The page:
Shabbat Morning Services – October 2018

  • Shabbat October 6, 2018—Services @ 9:00 AM—Shabbat Rishona                                               
  • 27 Tishrei 5779 Parashat Bereishit
  • Adult Study: Body Ethics—Jewish Views on Vegetarianism
  • Shabbat morning schedule
    • 9:00 AM – We begin gathering/setting up/getting ready
    • 9:15 AM – Children/students in the vestry for learning
    • 9:15 AM – Adults/teens in the sanctuary for prayer/worship/davening/Torah service (abbreviated)
    • 10:10 AM – Adults and children switch locations (vestry vs. sanctuary) so that that at 10:15 AM we change spaces so that  . . . .
    • 10:15 AM – Children/students in the sanctuary with Rabbi Heath for a kid-friendly Shabbat service. Parents only need to stay if their child can’t stay alone
    • 10:15 AM – Adults learning together in the vestry using handout/resource material on Body Ethics: Jewish Views on Vegetarianism.
    • 11:00 AM – Kiddush together in the vestry

Shabbat October 13, 2018—Services @ 9:00 AM                                                               

  • 4 Cheshvan 5779   Parashat Noah
  • Adult Study: Praying with Our Feet—Clean Water
  • Shabbat morning schedule
    • 9:00 AM – We begin gathering for the morning
    • 9:15 AM – Adult learning
    • 10:00 AM – Prayer/worship/davening/Torah service
    • 11:10 AM – Kiddush together in the vestry

Shabbat October 20, 2018—Services @ 9:00 AM — Book Discussion at 11:30 AM               

  • 11 Cheshvan 5779   Parashat Lekh Lekha
  • Adult Study: Heritage, Civilization and the Jews: The Power of the Word (500 BCE—200 CE) (view video in advance)
  • Shabbat morning schedule
    • 9:00 AM – We begin gathering for the morning
    • 9:15 AM – Adult learning
    • 10:00 AM – Prayer/worship/davening/Torah service
    • 11:10 AM – Kiddush together in the vestry
    • 11:30 AM—Book discussion after Kiddush—The Weight of Ink – Led by A.Kearnan

Shabbat October 27, 2018—Services @ 9:00 AM—JArts Shabbat—Alef Beats – A Cappella from Brown/RISD Hillel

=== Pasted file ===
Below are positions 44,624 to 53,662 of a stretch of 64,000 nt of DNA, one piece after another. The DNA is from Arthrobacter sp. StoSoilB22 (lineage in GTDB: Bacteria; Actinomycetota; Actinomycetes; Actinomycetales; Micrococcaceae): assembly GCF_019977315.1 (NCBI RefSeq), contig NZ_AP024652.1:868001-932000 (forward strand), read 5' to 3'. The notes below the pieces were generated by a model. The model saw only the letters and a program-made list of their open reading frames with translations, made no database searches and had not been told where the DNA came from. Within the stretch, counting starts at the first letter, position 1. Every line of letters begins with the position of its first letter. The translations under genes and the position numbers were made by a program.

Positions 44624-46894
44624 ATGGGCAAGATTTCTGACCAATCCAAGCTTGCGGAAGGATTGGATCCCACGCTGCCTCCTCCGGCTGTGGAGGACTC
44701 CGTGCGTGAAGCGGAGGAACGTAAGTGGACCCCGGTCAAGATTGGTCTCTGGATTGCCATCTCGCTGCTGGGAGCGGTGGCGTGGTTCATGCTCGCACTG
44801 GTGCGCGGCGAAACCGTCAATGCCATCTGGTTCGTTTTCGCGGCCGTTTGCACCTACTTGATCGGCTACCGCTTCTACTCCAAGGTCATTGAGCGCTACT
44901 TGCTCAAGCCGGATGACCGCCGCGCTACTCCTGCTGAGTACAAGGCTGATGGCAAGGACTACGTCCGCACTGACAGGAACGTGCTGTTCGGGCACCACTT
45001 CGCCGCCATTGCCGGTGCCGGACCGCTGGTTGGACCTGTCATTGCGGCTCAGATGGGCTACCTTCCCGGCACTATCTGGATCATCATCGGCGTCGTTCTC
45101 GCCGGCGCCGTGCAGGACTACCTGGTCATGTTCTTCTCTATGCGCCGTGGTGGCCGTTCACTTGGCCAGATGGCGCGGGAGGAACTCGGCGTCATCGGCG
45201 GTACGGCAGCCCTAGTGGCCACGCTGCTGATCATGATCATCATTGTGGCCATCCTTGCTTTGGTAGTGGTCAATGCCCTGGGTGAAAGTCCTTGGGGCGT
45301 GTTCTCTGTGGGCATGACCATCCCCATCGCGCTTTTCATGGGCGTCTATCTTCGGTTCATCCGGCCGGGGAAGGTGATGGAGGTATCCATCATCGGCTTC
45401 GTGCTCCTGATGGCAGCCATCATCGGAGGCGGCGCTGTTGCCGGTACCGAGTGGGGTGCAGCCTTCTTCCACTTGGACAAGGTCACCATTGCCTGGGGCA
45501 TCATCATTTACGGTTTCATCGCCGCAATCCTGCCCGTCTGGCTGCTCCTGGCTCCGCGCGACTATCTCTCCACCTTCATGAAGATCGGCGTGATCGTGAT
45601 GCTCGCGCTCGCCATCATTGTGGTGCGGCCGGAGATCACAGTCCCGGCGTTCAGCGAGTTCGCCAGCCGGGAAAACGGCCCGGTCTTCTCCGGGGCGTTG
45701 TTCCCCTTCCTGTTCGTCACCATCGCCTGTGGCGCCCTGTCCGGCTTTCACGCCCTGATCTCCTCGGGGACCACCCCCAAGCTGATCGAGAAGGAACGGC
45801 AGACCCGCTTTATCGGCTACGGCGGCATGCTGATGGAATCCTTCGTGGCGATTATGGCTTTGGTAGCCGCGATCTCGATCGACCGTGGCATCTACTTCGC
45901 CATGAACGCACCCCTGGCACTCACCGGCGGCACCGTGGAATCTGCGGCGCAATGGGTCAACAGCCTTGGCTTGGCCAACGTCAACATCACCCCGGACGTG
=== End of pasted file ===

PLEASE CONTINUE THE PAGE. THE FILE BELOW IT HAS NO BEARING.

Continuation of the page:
• 18 Cheshvan 5779 Parashat Vayera
  • Shabbat morning schedule
    • 9:00 AM – We begin gathering for the morning
    • 9:15 AM – Prayer/worship/davening/Torah service
    • 10:45 AM – Alef Beats a Cappella group from Brown/RISD Hillel
    • 11:30 AM – Kiddush together in the vestry

 

Shabbat Morning Services – September 2018

Shabbat September 1, 2018———NO SERVICES

  • 21 Elul 5778  Parashat Ki Tavo
  • Deuteronomy 26:1-29:8  Isaiah 60:1-60:22
  • Candle Lighting—7:00 PM, Friday, August 31
  • Havdalah—8:07 PM, Saturday, Sept. 1

 Shabbat September 8, 2018—Services @ 9:00 AM

  • 28 Elul 5778  Parashat Nitzavim
  • Deuteronomy 29:9-30:20   Isaiah 61:10-63:9
  • Candle Lighting—6:49 PM, Friday, September 7
  • Havdalah—7:55 PM, Saturday, September 8
  • Adult Study:  Introduction to This Year’s Shabbat Morning Adult Study

 Shabbat September 15, 2018—Services @ 9:00 AM

  • 6 Tishri 5779   Parashat Vayeilech   Shabbat Shuvah
  • Deuteronomy 31:1-31:30   Hosea 14:2-10, Michah 7:18-20, Joel 2:15-27
  • Candle Lighting—6:36 PM, Friday, September 14
  • Havdalah—7:43 PM, Saturday, September 15
  • Adult Study:  Kabbalah of Forgiveness

 Shabbat September 22, 2018—Services @ 9:00 AM

  • 13 Tishri 5779   Parashat Ha’azinu  
  • Deuteronomy 32:1-32:52   II Samuel 22:1-22:51
  • Candle Lighting—6:24 PM, Friday, September 21
  • Havdalah—7:30 PM, Saturday, September 22
  • Adult Study:  Heritage, Civilization and the Jews: A People is Born

 Shabbat September 29, 2018—Services @ 9:00 AM

  • 20 Tishri 5779   Shabbat Chol Ha Mo’eid Sukkot
  • Exodus 33:12-34:26, Numbers 29:6-31   Ezekiel 38:18-39:16
  • Candle Lighting—6:12 PM, Friday, September 28
  • Havdalah—7:18 PM, Saturday, September 29
  • Adult Study:  Body Ethics: Jewish Views on Abortion

OSEH SHALOM / May the One Who Creates Peace

More videos to share:

OSEH SHALOM / May the One Who Creates Peace

Enjoy these varied, new and classic renditions of Oseh Shalom  — May the One who creates harmony on high, bring peace to us and to all Israel (and to all who dwell on earth) – and, let us say “Amen”.

 

Adon Olam – Variations

Jewish Music Rocks kept us learning and enjoying music on Shabbat morning September 6th.  The first Shabbat of the month in October is Yom Kippur, so Jewish Music Rocks returns on the first Shabbat in November – November 1st..  Until then, here are more contemporary versions of Adon Olam for you to enjoy.  Check the previous post for the words in Hebrew, English and transliteration.

 

 

 

 

Surprise – A dance along with a new melody.  Quite a bit of contemporary Israeli music is choreographed for a more physical interpretation and experience of the music.

 

 

 

 

 

 

Adon Olam (Pharrell Williams – “Happy”)

JEWISH MUSIC ROCKS – yes, it’s true, the meter of Adon Olam renders it possible to sing it to almost any melody – and most Hebrew school students have, at one time or another, if their teachers are letting them have that kind of fun!!

This  Shabbat morning we ended services with the Pharrell Williams melody for “Happy” which is omnipresent in our musical worlds these days, but changed the words to a classic Jewish poem – Adon Olam / Master of the Universe – sung by Listen Up! A Cappella.

 

 

Adon Olam (“Lord of the World”) is alleged to be composed in the 11th century by Solomon ibn Gabirol. The word “Adon,” meaning master, was first spoken by Abraham in the Bible, referring to God. The lyrics speak about God’s greatness and all-empowering existence. There have been countless melodies adjoined to this hymn.